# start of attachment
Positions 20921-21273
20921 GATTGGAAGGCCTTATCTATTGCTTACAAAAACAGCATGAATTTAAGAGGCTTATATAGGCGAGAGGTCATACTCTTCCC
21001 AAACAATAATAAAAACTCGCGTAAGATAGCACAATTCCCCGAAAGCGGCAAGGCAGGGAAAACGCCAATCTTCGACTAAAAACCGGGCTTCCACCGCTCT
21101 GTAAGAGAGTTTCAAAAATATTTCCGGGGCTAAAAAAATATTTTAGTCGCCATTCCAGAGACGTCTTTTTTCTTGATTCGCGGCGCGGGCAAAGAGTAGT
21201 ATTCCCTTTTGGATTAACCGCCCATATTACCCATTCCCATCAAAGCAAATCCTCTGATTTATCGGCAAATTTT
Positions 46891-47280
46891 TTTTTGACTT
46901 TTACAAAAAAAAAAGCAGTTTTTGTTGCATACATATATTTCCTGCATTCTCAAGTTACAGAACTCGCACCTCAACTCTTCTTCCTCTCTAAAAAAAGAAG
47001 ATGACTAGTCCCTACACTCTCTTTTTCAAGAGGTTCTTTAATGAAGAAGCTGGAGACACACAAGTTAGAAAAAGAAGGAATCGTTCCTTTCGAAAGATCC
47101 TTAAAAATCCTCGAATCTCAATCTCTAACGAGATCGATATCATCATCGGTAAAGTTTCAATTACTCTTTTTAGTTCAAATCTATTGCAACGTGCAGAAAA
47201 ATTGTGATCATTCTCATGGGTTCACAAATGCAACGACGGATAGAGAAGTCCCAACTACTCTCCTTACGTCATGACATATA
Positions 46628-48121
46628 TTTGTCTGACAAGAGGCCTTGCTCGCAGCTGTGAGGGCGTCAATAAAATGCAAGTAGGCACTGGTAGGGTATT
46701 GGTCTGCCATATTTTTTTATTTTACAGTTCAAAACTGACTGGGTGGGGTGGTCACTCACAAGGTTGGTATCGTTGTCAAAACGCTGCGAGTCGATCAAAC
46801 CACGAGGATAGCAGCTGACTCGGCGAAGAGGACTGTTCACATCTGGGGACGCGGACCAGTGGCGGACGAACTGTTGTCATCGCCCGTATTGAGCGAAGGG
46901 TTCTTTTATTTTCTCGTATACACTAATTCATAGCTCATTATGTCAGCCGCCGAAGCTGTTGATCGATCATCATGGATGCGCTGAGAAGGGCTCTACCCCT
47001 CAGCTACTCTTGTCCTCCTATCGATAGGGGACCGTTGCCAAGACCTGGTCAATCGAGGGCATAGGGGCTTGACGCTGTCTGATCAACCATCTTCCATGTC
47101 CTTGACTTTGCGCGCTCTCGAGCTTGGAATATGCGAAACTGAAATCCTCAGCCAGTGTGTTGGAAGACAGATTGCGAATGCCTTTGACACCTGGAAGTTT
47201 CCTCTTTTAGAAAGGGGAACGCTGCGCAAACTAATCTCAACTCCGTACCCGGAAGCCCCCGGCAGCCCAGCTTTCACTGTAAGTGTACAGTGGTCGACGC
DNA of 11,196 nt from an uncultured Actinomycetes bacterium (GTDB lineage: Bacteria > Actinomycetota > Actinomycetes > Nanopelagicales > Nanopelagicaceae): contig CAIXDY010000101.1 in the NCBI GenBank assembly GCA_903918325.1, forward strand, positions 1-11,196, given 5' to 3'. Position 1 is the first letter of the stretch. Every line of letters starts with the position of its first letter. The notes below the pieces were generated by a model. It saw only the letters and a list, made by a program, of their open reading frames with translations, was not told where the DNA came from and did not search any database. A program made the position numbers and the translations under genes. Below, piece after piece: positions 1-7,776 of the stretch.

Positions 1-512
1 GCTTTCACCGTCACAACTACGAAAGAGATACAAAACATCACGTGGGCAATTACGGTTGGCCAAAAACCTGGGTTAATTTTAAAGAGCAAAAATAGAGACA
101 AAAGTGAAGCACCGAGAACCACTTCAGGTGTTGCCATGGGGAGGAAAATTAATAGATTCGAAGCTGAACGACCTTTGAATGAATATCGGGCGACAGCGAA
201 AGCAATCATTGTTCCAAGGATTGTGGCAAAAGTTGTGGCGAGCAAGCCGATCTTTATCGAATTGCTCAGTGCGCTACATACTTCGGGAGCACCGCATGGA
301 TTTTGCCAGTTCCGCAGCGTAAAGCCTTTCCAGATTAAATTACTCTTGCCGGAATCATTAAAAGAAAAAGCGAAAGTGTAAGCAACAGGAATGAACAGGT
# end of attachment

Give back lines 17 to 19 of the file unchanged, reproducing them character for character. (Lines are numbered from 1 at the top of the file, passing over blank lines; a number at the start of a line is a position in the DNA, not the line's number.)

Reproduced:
47001 CAGCTACTCTTGTCCTCCTATCGATAGGGGACCGTTGCCAAGACCTGGTCAATCGAGGGCATAGGGGCTTGACGCTGTCTGATCAACCATCTTCCATGTC
47101 CTTGACTTTGCGCGCTCTCGAGCTTGGAATATGCGAAACTGAAATCCTCAGCCAGTGTGTTGGAAGACAGATTGCGAATGCCTTTGACACCTGGAAGTTT
47201 CCTCTTTTAGAAAGGGGAACGCTGCGCAAACTAATCTCAACTCCGTACCCGGAAGCCCCCGGCAGCCCAGCTTTCACTGTAAGTGTACAGTGGTCGACGC